Ultimately, considering how little time there is left to figure this out, I think it is prudent for Democrats to quite bickering among themselves and find some compromise with the Republicans. Personally, I am not a big fan of continuing the tax cuts permanently simply because of how much they are projected to add to the deficit over the next decade (enough to make the Stimulus and TARP look like child's play). However considering the shape the economy is in right now, it is more prudent to not raise taxes on anyone at least until the economy escapes this recession. But I do believe I know why Democrats are seemingly stalling on this issue. They likely fear that if they agree to extend all the tax cuts for a few years that when the time comes to decide what to do with them again the Congress could be held completely by Republicans and they may choose to extend them permanently, and this is a valid fear but for right now they are just going to have to take that risk for the good of the economy.

Monday, November 15, 2010

Deficit Reduction Plans..There are many!

Recently, the Co-Chairmen of the National Commission on Fiscal Responsibility & Reform published a proposed plan for reducing our deficit through a rather long list of pretty specific changes ranging from a gradual gas tax to reducing the Defense budget. Within just hours of being published, Democrats and Republicans alike showed their disdain for the proposal though Democrats have been FAR more critical of it (Soon to be EX speaker Pelosi called it "unacceptable").

Regardless of how valid or likely the proposal is, it turns out there are already several proposed such plans to reduce our deficit and bring spending under control which can make looking at just one a bit confusing and tricky. In order to clarify all such plans, the good people at PolitiFact.com have compiled a list of the many proposal. I encourage everyone to read these proposal so that they at least know what is on the table and who is behind them.

Many thanks to PolitiFact!

Thursday, November 11, 2010

Veteran's Day

On today, the day set aside to honor those who put their lives on the line for all Americans, I look to the man who proclaimed this holiday 91 years ago...President Woodrow Wilson:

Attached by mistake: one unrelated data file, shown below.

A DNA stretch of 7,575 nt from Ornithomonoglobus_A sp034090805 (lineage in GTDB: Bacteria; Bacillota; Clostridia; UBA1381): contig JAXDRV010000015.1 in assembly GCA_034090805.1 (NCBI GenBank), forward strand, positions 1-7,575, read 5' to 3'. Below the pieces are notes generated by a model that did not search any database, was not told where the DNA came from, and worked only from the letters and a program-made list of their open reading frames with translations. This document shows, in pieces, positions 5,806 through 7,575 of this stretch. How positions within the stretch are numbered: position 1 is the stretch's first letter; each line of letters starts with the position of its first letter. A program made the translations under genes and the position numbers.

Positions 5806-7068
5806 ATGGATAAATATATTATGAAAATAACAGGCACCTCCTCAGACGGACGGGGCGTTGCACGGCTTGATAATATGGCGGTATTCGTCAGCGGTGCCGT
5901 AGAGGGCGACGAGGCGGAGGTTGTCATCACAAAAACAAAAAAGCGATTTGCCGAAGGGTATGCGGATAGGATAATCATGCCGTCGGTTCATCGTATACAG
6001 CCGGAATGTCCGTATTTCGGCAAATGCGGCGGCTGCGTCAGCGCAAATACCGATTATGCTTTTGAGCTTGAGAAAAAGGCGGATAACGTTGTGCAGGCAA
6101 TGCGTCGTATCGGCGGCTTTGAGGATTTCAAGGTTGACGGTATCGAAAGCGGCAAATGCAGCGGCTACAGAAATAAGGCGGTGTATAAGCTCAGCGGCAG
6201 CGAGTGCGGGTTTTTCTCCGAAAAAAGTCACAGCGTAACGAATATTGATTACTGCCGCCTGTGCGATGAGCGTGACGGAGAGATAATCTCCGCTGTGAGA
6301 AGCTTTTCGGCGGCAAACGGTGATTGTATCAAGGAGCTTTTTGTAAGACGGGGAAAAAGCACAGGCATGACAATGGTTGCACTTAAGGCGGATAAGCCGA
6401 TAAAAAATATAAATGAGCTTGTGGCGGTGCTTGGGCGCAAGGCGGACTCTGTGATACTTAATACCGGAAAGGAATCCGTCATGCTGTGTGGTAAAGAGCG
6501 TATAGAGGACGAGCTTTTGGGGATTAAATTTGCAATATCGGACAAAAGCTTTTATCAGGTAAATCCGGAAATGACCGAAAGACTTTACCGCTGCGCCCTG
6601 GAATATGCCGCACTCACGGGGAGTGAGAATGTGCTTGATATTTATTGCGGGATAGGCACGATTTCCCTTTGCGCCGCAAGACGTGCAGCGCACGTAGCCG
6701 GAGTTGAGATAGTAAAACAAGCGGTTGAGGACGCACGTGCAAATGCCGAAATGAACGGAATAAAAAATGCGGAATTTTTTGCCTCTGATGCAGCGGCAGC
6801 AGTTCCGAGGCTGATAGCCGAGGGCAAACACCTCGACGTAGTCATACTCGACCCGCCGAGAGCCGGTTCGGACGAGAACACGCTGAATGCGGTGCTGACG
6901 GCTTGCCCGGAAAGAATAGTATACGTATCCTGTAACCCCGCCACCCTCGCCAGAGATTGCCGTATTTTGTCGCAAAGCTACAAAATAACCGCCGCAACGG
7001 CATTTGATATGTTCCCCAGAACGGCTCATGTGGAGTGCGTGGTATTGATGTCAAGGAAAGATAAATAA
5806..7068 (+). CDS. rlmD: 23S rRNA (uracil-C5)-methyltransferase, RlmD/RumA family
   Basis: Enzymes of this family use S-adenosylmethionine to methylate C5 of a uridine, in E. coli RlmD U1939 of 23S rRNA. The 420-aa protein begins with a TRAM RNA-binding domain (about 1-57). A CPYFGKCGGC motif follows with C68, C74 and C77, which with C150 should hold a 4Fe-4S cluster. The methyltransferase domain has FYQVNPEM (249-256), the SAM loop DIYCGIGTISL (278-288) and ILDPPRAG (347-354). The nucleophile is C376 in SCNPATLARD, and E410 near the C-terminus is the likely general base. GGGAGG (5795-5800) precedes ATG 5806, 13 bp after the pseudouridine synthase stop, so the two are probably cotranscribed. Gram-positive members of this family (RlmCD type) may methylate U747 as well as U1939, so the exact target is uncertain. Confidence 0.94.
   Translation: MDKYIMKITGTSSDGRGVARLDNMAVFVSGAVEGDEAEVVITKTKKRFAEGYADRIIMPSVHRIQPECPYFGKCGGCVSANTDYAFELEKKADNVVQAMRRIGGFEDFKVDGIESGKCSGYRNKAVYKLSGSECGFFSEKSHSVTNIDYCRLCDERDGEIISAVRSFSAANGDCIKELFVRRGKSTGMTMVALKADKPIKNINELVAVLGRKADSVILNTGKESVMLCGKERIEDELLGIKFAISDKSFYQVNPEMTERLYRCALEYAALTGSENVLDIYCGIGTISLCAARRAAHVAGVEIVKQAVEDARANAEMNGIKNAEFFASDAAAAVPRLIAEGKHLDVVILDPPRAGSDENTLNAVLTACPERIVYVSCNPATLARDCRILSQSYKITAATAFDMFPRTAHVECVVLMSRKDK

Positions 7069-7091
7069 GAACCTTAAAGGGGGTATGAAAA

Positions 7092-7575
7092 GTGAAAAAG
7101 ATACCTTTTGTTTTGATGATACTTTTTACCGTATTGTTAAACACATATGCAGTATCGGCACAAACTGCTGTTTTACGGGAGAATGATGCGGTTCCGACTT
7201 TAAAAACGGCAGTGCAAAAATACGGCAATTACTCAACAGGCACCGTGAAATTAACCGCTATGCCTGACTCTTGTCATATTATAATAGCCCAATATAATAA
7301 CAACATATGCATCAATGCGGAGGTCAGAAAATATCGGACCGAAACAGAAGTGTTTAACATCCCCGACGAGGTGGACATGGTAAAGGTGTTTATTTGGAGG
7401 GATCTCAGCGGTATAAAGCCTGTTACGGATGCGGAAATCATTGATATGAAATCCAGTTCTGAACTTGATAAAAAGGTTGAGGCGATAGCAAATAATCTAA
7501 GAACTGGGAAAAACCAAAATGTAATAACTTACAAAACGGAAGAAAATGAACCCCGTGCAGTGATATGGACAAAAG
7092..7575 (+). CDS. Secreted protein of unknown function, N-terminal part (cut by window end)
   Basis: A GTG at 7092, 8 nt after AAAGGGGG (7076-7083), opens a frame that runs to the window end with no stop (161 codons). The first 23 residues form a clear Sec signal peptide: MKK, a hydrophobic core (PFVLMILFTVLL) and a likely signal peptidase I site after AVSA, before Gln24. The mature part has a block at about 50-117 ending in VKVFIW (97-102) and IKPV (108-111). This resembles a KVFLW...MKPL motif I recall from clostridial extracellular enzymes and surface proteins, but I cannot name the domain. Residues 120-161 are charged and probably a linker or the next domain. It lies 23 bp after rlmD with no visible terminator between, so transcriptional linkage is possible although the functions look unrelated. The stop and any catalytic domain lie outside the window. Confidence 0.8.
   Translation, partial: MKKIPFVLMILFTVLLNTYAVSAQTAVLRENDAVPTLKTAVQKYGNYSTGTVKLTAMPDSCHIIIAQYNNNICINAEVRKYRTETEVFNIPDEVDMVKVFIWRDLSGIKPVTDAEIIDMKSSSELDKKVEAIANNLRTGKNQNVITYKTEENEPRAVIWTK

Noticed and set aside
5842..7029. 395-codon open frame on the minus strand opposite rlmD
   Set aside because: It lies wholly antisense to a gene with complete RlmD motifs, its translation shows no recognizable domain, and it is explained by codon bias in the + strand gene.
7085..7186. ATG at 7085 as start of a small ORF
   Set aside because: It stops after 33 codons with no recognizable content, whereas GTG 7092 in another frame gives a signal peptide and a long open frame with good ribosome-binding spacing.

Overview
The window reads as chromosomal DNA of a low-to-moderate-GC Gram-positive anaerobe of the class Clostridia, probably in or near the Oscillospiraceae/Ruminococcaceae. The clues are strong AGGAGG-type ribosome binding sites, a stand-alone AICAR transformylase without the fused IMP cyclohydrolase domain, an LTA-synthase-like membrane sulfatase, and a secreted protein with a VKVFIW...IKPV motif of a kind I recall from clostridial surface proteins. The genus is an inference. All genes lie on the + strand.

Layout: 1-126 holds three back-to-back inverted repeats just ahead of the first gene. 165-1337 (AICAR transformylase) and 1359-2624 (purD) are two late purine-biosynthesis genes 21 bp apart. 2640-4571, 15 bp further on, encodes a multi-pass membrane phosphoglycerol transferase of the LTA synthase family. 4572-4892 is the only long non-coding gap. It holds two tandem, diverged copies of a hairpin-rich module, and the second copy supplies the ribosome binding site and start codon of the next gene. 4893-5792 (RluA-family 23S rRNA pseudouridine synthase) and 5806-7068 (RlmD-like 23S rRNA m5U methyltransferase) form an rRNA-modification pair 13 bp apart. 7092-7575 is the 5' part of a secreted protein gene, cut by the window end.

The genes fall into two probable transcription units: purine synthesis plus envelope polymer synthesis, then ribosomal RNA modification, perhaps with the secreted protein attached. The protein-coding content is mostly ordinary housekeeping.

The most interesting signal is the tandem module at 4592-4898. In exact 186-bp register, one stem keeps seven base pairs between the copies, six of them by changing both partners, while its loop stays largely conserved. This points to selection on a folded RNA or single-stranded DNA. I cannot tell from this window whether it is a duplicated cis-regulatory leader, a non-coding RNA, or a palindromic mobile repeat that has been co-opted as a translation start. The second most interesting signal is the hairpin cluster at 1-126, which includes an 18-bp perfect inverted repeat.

‎"To us in America, the reflections of Armistice Day will be filled with lots of pride in the heroism of those who died in the country's service and with gratitude for the victory, both because of the thing from which it has freed us and because of the opportunity it has given America to show her sympathy with peace and... justice in the councils of the nations."

Originally a national holiday honoring those who fought in World War I, it was expanded decades later by Congress to include all veterans not just those from WWI, a change sparked not by a politican but by a shoe maker from Kansas by the name of Alfred King. And as history would have it, this change was signed into law by President Dwight Eisenhower.

Finally, I leave you with these words..

"As we express our gratitude, we must never forget that the highest appreciation is not to utter words, but to live by them"- John F. Kennedy

Happy Veterans Day

Friday, November 5, 2010

Leave it to Charles to Sum it up best..

The results of Tuesday's election results are still not entirely final but one thing is clear: Democrats got their 'asses' handed to them. To best sum up the results of the election results and real meaning behind them, I give the floor to Mr. Krauthammer...Take it away Charles!

"For all the turmoil, the spectacle, the churning - for all the old bulls slain and fuzzy-cheeked freshmen born - the great Republican wave of 2010 is simply a return to the norm. The tide had gone out; the tide came back. A center-right country restores the normal congressional map: a sea of interior red, bordered by blue coasts and dotted by blue islands of ethnic/urban density.

Or to put it numerically, the Republican wave of 2010 did little more than undo the two-stage Democratic wave of 2006-2008 in which the Democrats gained 54 House seats combined (precisely the size of the anti-Democratic wave of 1994). In 2010 the Democrats gave it all back, plus about an extra 10 seats or so for good - chastening - measure.